In the run up to the 2014 Sochi Winter Olympics, Reuters is highlighting the athletes to watch during the Games.
When a five-year-old Patrick Chan took his first wobbly steps on a skating rink, he piled on the warm layers on his skinny frame to escape the chill.
Little did he know that over the next 18 years he would have to develop a thick skin - literally.
As the winner of three successive world titles, Chan would have expected to be showered with plaudits and hailed as the man who could finally end Canada's century-long wait for a men's Olympic champion at the Sochi Games.
But whereas compatriots Elvis Stojko and Kurt Browning were treated as rock stars during the 1980s and 90s - when Canadian men glided to eight world titles in 11 years - the skating landscape for Chan is very different.
Chan's gold medal-winning routine at last year's world championships was so shocking, with him being left bruised and bashed after he crashed into the ice more often than a toddler learning to skate, that he came under attack for ending up on top of the podium.
While one incensed critic started collecting signatures to petition the governing body to overturn the result, others screamed that the Ottawa-born native had once again been the beneficiary of 'Chanflation' - getting higher marks than he deserved thanks to his past reputation.
Chan publicly apologised for his performance but he felt rather hard done by with such a barrage of criticism from former champions and fans alike when it was a panel of international judges who had put him ahead of the chasing pack.
"Chanflation? I don't believe in it. If they (the critics) have a problem with it, they should talk to the judges and not blame me. I'm just going out there to do my job," Chan said after being caught up in the storm last year.
In fact what Chan, the son of Chinese immigrants, has shown is that since 2011 no one knows how to work the accumulative scoring system - which replaced the 6.0 format following the 2002 Olympics - better than him.
When it comes to showing off great athleticism, technical ability and sublime artistry over two programmes, he has no equal.
The 23-year-old amassed a record total 295.27 points during a grand prix competition in Paris in November and as he heads into next month's Olympics, breaking the 300-point barrier could become a reality.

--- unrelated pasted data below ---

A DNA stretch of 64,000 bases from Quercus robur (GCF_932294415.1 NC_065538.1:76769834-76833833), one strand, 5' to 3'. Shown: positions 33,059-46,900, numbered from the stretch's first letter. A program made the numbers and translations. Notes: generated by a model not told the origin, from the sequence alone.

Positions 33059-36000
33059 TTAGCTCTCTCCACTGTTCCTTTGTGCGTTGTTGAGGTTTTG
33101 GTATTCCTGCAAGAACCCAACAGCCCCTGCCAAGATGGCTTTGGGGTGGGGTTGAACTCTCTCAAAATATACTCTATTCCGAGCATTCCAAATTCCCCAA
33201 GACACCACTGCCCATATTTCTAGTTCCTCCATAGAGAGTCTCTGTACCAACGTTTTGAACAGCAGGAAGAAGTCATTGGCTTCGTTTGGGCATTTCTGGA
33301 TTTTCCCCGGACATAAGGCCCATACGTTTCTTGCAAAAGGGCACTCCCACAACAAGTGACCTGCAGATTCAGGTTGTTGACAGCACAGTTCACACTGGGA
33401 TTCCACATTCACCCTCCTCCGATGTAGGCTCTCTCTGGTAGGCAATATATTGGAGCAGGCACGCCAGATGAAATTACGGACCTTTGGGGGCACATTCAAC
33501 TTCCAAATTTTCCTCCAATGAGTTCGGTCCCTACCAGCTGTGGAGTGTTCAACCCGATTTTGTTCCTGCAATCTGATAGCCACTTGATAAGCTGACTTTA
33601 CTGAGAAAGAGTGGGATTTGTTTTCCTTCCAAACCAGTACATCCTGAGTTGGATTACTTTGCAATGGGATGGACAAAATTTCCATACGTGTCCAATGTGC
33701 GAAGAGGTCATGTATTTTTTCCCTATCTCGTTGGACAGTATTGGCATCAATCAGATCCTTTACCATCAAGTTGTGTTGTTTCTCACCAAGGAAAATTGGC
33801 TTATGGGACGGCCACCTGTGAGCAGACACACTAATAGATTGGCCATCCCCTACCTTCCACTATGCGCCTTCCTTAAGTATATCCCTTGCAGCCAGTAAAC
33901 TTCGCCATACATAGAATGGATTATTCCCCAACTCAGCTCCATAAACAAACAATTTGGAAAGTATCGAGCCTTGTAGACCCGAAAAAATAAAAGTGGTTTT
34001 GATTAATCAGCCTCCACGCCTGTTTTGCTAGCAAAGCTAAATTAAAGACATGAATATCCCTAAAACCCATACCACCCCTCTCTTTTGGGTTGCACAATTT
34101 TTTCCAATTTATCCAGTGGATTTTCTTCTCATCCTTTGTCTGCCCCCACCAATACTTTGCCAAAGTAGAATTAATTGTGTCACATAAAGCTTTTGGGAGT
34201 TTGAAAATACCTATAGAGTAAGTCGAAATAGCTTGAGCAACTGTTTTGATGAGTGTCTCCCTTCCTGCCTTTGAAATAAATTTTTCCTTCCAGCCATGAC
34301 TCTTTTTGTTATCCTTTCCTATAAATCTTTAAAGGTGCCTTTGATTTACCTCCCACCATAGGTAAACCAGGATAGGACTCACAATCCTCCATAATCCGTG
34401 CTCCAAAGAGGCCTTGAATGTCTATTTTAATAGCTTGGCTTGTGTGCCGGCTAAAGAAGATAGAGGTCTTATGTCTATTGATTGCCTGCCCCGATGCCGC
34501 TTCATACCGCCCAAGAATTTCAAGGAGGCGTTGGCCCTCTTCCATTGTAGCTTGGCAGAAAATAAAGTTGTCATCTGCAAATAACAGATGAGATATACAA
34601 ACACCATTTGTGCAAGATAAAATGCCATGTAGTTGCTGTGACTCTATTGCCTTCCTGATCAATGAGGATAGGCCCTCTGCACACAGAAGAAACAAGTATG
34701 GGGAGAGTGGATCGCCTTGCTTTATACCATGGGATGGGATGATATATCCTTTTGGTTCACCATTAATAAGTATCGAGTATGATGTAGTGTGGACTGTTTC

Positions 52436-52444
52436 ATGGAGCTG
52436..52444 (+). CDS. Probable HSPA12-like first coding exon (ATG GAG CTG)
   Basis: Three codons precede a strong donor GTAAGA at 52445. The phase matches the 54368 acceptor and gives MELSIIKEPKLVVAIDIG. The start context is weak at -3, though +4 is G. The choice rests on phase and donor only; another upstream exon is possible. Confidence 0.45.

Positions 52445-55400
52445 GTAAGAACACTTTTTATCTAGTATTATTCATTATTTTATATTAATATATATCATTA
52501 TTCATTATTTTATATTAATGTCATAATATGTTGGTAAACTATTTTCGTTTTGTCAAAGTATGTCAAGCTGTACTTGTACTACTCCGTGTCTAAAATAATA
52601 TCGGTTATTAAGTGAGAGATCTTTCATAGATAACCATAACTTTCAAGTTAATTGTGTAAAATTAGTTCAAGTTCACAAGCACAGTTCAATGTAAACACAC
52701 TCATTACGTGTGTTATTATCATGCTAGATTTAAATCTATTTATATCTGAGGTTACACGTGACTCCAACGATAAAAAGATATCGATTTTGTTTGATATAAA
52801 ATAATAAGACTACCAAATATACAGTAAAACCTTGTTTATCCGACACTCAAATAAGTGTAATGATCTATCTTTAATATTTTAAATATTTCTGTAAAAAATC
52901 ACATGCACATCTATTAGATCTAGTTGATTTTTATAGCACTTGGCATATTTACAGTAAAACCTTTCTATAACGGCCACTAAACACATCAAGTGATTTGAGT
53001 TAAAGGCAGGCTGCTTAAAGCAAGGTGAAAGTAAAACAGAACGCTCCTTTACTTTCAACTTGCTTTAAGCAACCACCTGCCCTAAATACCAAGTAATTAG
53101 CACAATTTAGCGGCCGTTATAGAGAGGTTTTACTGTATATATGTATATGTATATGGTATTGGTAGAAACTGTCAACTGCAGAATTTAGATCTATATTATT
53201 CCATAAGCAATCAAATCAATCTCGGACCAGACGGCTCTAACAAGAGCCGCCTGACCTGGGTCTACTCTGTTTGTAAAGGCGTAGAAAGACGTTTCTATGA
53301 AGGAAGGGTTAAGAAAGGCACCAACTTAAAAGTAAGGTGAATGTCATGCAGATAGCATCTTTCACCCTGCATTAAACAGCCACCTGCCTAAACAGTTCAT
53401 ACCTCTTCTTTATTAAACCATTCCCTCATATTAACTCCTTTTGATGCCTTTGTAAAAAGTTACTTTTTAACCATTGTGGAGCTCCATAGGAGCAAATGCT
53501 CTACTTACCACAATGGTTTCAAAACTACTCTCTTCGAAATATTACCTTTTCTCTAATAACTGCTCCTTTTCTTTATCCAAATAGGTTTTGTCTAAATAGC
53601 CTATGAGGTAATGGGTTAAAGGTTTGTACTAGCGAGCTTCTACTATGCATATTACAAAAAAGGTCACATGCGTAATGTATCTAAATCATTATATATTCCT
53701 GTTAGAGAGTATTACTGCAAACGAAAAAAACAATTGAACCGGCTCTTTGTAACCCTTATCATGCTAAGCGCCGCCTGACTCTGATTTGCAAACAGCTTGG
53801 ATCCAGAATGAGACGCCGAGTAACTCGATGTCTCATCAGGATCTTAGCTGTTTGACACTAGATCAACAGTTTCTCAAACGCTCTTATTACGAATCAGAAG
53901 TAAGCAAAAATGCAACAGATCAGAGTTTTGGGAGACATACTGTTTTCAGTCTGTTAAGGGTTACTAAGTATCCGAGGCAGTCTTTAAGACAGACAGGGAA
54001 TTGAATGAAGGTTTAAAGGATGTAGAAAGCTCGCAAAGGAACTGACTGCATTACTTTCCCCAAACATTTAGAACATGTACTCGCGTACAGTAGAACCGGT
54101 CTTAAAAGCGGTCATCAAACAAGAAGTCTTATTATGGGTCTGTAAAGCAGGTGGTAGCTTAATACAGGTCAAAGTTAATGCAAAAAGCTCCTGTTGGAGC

"Every time I walk on to the ice for a competition, my goal is to do a clean programme and to perform my heart out," Chan told Reuters.
"The only reason I would like to reach (the) 300 (point mark) would be to put a benchmark in the 6.0 kind of (way).
"The ease of the 6.0 system was that people could understand what a perfect score is and I hope that if I can reach 300 ... people can understand what is a good score or what is the ideal score for perfection.
"But I'm not going in... thinking I want to break 300 or stack my programmes so that my goal is only to hit 300. I'm more concerned with how I can inspire people and move people rather than (chase) points," added Chan, who won a seventh successive Canadian national men's title this month.
"Skating is more than just points. I'm so emotionally involved in my performances and if I can have the audience feel the same way by watching me then I have won."
Pulling off 'a clean programme' is something that has eluded Chan at major competitions despite his glittering success.
At the 2011 worlds in Moscow, he stumbled out of a triple Axel during his free skate while 12 months later in Nice, his win was greeted with deafening boos and whistles after he crash landed on his bottom following a relatively simple double Axel.
If that was bad, his shell-shocked face turned the same shade as Canada's Maple Leaf flag after he hit the ice twice during an error-riddled long programme in front of his home fans in London, Ontario, at the 2013 worlds.
It was a performance that left him banging his head in frustration and mouthing the word 'sorry' to everyone as soon as his high marks flashed up.
Chan will be keen to wipe out memories of that night and if his performance in Paris is anything to go by, he knows he is capable of captivating the audience.
In doing so, he will be keen to once and for all silence the detractors who accuse him of suffering from stage fright on the big occasions and bring home a prize that escaped the grasps of Canadian greats Brian Orser, Stojko and Browning.
The skater who once created a stir and sparked a backlash for voicing that he might have been better appreciated if he had skated for a less ice hockey-obsessed China - the country of his parents' birth - heads into Russia with only one goal.
"You know what? I'm so proud to be Canadian, so proud to skate for Canada and to go to these next Olympics being seven-times national champion is huge," said the multi-lingual Chan, who is fluent in English, French and Cantonese.
"I've put the work in. I just need to believe in it when I get to Sochi."
- Sports & Recreation
- Ice Skating
- Patrick Chan